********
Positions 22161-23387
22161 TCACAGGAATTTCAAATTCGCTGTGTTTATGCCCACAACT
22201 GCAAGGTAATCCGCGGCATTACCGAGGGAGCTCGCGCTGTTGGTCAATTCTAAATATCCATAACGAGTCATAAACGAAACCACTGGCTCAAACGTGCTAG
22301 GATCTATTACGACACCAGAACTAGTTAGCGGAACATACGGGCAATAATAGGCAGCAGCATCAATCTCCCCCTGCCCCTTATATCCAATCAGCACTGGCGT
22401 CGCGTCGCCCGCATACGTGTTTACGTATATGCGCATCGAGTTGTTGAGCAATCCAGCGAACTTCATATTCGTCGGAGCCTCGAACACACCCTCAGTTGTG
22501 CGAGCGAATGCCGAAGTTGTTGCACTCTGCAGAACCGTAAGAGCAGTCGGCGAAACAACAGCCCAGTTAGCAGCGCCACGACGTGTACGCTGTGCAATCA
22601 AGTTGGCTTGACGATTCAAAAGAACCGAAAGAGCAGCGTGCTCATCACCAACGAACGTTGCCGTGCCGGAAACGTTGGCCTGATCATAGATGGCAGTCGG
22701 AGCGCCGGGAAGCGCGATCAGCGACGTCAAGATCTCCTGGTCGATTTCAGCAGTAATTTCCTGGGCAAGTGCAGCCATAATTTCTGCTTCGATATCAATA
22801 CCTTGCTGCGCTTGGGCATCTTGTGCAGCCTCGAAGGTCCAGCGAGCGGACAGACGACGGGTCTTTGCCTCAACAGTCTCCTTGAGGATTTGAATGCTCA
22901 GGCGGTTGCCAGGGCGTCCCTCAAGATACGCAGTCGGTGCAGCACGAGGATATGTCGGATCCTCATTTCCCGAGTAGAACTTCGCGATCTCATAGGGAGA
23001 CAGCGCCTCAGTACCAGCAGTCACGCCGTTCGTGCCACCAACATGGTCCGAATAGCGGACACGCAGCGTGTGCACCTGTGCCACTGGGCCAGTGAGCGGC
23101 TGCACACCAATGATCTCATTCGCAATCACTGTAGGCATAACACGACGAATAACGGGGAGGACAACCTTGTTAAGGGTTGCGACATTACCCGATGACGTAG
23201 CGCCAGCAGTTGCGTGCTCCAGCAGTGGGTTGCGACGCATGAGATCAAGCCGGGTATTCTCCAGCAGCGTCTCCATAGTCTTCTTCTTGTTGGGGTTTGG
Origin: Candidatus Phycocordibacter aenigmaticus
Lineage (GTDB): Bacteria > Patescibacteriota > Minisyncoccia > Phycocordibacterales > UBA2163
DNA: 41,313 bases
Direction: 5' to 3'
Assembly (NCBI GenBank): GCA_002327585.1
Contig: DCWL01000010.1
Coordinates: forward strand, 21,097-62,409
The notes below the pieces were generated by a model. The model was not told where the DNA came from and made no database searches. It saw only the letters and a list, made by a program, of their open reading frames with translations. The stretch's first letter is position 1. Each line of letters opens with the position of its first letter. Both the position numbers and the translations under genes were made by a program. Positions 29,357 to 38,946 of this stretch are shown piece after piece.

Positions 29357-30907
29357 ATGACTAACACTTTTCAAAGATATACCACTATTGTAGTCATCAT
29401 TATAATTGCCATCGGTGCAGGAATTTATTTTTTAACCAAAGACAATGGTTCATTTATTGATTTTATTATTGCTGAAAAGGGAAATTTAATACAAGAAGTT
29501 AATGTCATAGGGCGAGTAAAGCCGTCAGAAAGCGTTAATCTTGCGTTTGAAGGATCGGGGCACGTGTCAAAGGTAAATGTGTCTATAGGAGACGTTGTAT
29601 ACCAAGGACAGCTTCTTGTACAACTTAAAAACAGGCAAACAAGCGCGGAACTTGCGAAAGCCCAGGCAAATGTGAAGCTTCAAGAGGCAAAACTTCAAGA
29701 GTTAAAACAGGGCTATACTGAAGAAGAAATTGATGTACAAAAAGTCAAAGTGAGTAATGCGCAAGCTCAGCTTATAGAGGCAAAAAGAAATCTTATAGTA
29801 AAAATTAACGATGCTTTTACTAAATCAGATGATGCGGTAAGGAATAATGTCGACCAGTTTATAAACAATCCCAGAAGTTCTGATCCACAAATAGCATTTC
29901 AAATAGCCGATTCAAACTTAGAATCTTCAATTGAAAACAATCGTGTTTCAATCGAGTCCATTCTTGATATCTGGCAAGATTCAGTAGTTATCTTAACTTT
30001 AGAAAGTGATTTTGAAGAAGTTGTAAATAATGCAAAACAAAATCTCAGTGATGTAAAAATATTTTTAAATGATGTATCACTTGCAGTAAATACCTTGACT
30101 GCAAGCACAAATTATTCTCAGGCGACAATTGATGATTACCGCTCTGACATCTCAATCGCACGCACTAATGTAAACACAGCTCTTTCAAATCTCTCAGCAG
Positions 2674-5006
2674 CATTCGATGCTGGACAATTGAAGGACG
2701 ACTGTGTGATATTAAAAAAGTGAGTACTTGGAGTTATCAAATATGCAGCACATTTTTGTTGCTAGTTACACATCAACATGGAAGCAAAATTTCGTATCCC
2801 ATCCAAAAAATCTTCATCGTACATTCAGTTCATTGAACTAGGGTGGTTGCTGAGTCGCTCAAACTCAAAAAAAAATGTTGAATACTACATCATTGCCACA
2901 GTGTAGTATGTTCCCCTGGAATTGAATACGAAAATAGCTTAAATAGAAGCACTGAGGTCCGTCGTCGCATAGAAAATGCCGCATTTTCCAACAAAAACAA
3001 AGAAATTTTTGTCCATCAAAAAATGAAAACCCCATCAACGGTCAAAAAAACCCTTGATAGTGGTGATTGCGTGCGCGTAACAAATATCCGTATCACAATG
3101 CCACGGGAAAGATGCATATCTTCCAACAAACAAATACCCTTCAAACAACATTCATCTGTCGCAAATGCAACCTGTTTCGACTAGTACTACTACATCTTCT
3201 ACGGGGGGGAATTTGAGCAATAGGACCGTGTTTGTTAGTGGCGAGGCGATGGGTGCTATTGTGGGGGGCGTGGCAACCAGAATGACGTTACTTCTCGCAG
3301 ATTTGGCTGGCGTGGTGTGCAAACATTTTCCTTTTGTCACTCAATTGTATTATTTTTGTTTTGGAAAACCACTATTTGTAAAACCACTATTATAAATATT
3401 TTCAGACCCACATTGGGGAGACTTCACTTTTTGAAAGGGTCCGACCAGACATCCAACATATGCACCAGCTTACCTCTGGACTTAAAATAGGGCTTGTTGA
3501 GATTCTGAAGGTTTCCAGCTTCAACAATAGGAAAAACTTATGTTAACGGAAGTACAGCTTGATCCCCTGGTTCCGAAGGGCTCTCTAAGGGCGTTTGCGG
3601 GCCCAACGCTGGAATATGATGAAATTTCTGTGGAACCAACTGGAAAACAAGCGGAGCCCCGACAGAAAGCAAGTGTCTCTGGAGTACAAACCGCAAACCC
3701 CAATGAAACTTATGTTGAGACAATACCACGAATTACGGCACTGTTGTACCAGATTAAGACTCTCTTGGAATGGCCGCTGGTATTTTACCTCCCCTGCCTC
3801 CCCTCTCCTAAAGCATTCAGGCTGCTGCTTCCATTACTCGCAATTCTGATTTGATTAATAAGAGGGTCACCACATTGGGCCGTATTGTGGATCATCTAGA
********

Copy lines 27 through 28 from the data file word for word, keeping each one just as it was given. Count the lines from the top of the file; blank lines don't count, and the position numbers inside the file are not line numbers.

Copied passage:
29701 GTTAAAACAGGGCTATACTGAAGAAGAAATTGATGTACAAAAAGTCAAAGTGAGTAATGCGCAAGCTCAGCTTATAGAGGCAAAAAGAAATCTTATAGTA
29801 AAAATTAACGATGCTTTTACTAAATCAGATGATGCGGTAAGGAATAATGTCGACCAGTTTATAAACAATCCCAGAAGTTCTGATCCACAAATAGCATTTC